Parcel bomb explosion kills one as eastern Sri Lanka votes
(dpa) - At least one civilian was killed and four were injured when a parcel bomb exploded in Sri Lanka's capital Monday as the country's eastern region held its first elections in 14 years, a military spokesman said.
The bomb set up inside a flower bed in the centre of the main road in Wellawatte, six kilometres south of the Colombo city centre, went off opposite a boy's school.
"We believe that the terrorist (rebels) set up the bomb targeting civilians," military spokesman Brigadier Udaya Nanayakkara said.
The four injured are school children.
Traffic into the city from the southern part of the country was diverted due to the explosion and a search was mounted in the area, but police failed to find the person who set up the bomb.
The attack took place as voting commenced in local elections across the eastern part of the country. Elections are being held for the first time in 14 years after the area was brought back under control of the security forces from the rebels a year ago.
Ahead of the polling a Muslim candidate's house came under a grenade attack, injuring a police officer guarding the house in Valachchenai, Batticaloa, 240 kilometres north of the capital.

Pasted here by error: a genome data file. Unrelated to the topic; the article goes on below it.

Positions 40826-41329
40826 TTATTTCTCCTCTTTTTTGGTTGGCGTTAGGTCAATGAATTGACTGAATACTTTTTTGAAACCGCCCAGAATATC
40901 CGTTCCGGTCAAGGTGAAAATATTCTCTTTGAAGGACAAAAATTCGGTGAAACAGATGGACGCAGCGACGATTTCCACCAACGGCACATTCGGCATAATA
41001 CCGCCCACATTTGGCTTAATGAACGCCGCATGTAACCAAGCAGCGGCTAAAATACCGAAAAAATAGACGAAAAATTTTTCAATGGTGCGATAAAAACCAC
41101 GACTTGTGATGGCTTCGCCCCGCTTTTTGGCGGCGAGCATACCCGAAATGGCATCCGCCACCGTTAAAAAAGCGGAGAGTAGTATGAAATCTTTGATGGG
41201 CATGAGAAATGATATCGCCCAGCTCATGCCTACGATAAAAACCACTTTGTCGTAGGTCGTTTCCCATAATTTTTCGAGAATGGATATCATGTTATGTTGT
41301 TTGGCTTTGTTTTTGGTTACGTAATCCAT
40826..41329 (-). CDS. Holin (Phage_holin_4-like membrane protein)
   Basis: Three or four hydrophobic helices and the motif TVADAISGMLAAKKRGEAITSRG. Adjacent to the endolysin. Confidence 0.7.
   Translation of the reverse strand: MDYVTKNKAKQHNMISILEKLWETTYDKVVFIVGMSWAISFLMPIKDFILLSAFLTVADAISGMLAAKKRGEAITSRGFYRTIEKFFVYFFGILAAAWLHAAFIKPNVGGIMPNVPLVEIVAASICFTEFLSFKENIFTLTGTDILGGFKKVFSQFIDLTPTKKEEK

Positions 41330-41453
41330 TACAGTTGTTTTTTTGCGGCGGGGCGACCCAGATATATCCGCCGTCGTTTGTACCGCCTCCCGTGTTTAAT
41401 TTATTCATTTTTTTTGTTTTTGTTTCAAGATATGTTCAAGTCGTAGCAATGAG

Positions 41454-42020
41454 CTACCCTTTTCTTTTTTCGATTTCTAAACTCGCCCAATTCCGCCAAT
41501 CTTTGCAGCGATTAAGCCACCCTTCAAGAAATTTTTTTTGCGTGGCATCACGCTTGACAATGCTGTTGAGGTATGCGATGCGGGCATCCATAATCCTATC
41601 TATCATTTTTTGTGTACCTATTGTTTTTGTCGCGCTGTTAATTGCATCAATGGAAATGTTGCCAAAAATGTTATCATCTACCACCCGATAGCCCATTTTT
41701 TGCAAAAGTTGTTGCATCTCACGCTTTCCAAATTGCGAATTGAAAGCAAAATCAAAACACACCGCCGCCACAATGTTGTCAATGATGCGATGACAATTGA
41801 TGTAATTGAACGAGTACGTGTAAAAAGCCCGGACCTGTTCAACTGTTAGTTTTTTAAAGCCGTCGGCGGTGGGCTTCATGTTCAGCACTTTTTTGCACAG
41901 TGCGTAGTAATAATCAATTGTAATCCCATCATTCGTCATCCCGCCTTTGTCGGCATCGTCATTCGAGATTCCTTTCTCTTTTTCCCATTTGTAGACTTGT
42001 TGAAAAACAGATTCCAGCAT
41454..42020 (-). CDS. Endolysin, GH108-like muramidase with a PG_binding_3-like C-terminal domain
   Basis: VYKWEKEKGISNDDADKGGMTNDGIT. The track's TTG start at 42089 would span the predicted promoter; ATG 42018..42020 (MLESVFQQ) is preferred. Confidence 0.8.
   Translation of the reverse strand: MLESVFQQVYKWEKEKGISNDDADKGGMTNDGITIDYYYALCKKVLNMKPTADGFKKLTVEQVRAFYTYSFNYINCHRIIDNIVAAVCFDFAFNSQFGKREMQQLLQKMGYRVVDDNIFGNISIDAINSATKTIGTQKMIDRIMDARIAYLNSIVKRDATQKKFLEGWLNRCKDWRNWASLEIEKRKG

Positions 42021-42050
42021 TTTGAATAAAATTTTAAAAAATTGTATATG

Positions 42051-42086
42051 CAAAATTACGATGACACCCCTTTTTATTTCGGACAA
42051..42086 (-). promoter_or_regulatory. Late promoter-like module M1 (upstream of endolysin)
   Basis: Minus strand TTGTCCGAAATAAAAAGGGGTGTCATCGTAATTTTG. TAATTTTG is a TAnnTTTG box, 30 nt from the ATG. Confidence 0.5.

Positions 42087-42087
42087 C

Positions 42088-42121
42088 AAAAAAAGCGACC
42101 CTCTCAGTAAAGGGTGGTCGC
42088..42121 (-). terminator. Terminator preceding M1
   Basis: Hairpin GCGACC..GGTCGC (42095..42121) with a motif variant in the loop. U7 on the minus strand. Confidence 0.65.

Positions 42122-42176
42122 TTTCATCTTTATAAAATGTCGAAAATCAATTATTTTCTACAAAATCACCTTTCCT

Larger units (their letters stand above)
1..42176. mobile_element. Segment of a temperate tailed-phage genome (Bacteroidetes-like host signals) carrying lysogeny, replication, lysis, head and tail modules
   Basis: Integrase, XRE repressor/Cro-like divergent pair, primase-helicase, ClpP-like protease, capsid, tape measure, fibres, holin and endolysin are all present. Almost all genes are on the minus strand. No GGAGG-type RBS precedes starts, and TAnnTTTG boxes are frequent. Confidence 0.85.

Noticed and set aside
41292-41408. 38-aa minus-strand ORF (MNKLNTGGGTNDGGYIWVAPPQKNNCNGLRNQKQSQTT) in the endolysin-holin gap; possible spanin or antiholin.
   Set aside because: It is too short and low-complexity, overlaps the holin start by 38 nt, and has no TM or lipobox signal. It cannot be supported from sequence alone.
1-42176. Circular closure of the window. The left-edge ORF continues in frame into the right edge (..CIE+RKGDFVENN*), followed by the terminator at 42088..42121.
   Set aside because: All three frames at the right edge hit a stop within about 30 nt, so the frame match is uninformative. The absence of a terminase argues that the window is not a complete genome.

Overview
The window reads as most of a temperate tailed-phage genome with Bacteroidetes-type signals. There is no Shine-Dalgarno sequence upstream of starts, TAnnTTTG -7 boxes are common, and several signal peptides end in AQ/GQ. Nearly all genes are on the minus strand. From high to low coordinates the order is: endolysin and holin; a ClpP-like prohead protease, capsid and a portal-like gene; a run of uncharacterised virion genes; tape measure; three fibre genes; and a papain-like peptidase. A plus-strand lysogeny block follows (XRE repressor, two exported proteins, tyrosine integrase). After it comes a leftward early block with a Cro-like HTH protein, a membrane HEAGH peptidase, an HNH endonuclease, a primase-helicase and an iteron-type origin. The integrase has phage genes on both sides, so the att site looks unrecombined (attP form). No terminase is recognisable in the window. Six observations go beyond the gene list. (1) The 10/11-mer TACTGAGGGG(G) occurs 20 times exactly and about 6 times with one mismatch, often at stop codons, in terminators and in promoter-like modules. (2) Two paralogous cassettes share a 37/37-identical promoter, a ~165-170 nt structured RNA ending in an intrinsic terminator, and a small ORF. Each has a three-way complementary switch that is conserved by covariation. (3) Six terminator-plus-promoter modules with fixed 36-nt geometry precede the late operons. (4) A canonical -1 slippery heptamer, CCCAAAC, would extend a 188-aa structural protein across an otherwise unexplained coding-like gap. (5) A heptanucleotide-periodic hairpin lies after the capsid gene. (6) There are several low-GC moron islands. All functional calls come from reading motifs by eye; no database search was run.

The elections were being held for nine local councils, including the Batticaloa municipal council, and 270,471 voters were eligible to cast ballots.
A break-away faction of the Tamil rebels was the main group contesting the elections while its main rivals are three former militant groups who were contesting as an independent group.
For the Batticaloa municipal council the break-away group of the rebels, known as the Pilliyan group, was contesting under the country's ruling party's name - the United People's Freedom Alliance (UPFA).
Rivals have accused the Pilliyan group for carrying out abductions and extorting money, allegations denied by the party.
Journalists who have visited the area have confirmed reports that the group has been abducting residents, intimidated voters and extorted money.
The elections are seen as a boost to the image of the government, which has declared its intention to recapture rebel-controlled areas and hand over power to the people in the area.
Military operations are in progress in the north to recapture rebel-controlled areas, but progress in the north has been slow with both rebels and security forces suffering casualties.
The Rebels stepped up their attacks on security forces three weeks after the incumbent President Mahinda Rajapaksa was elected to power in November 2005 and five months later the government also stepped up operations, effectively bringing an end to a Norwegian-backed cease-fire which came into operation in February 2002.